*** p<0.001; ** p < 0.01; * p < 0.05; ° p < 0.10


Summary of results

Summary of results

Education of father

  • Before 1995: higher incidence of joint custody with high and middle educated fathers

  • After legislative changes in 1995 and 2006: effect of education decreased

  • Legislative changes have led to cumulative diffusion process of joint physical custody from high to low SES

    Age of the child at separation

  • Effect of age increased over time

  • Before 1995 no effect, after 1995, joint custody more often with younger children

  • Evidence that custody decisions are now more in the interest of the child? (Maintaining good parent-child relationship especially important with younger children)

  • Or measurement issue?

    Sex of the child

  • Before 2006 higher incidence of joint custody with boys (bivariate results)

  • After 2006: no association with sex of child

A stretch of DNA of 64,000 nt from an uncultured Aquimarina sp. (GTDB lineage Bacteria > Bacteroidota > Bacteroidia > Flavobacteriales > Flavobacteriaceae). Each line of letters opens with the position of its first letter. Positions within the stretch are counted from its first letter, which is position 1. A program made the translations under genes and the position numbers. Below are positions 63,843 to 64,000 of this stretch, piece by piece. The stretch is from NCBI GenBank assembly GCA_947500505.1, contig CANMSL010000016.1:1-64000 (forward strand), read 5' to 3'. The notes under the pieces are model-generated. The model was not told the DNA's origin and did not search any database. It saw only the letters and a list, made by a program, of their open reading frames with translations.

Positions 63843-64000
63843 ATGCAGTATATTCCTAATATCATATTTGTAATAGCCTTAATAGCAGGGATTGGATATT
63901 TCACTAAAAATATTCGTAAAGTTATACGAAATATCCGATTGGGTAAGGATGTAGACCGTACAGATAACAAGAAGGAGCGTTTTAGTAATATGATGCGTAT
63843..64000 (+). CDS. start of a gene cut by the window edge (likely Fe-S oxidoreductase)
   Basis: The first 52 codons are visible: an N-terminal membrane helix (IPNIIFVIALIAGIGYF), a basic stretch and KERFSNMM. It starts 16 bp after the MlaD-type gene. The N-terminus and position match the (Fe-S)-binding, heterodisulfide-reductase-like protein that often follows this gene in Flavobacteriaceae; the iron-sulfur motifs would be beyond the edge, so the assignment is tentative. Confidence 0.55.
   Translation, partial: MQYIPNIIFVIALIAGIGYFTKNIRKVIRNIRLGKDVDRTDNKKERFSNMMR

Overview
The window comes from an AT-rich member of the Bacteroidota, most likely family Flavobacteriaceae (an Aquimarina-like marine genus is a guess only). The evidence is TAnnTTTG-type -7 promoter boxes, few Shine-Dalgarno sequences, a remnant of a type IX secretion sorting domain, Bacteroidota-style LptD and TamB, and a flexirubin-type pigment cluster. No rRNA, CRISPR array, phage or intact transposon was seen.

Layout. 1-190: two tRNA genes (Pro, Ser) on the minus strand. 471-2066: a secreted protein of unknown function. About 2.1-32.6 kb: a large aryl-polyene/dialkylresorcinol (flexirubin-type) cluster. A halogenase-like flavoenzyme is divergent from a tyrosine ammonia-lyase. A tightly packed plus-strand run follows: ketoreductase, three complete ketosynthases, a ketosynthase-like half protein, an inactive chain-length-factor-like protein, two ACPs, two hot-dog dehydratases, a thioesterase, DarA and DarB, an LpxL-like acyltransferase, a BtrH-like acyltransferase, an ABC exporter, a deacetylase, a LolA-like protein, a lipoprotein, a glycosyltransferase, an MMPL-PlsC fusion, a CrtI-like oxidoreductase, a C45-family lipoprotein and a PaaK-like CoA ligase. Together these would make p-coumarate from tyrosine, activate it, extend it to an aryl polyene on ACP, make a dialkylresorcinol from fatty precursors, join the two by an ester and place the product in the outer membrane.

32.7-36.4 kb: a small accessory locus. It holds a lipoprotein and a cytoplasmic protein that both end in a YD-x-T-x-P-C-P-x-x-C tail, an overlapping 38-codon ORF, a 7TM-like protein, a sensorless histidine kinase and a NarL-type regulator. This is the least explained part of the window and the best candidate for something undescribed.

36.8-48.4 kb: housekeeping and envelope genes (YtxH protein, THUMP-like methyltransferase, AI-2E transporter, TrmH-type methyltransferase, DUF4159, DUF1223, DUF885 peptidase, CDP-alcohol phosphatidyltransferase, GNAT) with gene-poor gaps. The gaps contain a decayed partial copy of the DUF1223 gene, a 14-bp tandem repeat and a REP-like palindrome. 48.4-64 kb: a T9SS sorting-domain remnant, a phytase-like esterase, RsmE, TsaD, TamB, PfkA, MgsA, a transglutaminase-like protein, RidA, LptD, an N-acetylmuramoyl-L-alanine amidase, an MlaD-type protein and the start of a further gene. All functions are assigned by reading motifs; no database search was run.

• Joint custody used to be popular for higher educated fathers with sons!


Summary of results1

Summary of results

Family size

  • Before 1995: lower incidence of joint custody in large families

  • Since 1995: effect of family size decreased

  • Confirmation for normalisation process: joint custody became the new standard, whatever the composition of the family

    Parental conflict

  • Before 1995: joint custody especially in low-conflict divorces

  • Since 1995  decreased association between conflict and joint custody

  • Since 2006: the opposite trend becomes visible: more joint custody in middle and high conflicted families (bivariate results).

  • Link with diffusion of joint custody to lower ses-families?

  • Joint custody as “victory” in court? “Having the children” as a goal?

  • Joint custody to avoid alimony payment?


Discussion

Discussion

  • What will be the consequences of the diffusion process regarding joint custody from high to low ses (and from low to high conflict couples), given the fact that joint custody

    • is an expensive arrangement (housing, transport, double equipment)

    • requires higher parental communication/cooperation skills

  • Are the positive effects of joint custody for children, reported in many research, conditional upon the socio-demographic profile of the parents (higher SES, lower conflict)?

  • Is it desireable that joint custody is ‘promoted’ by the law as standard model?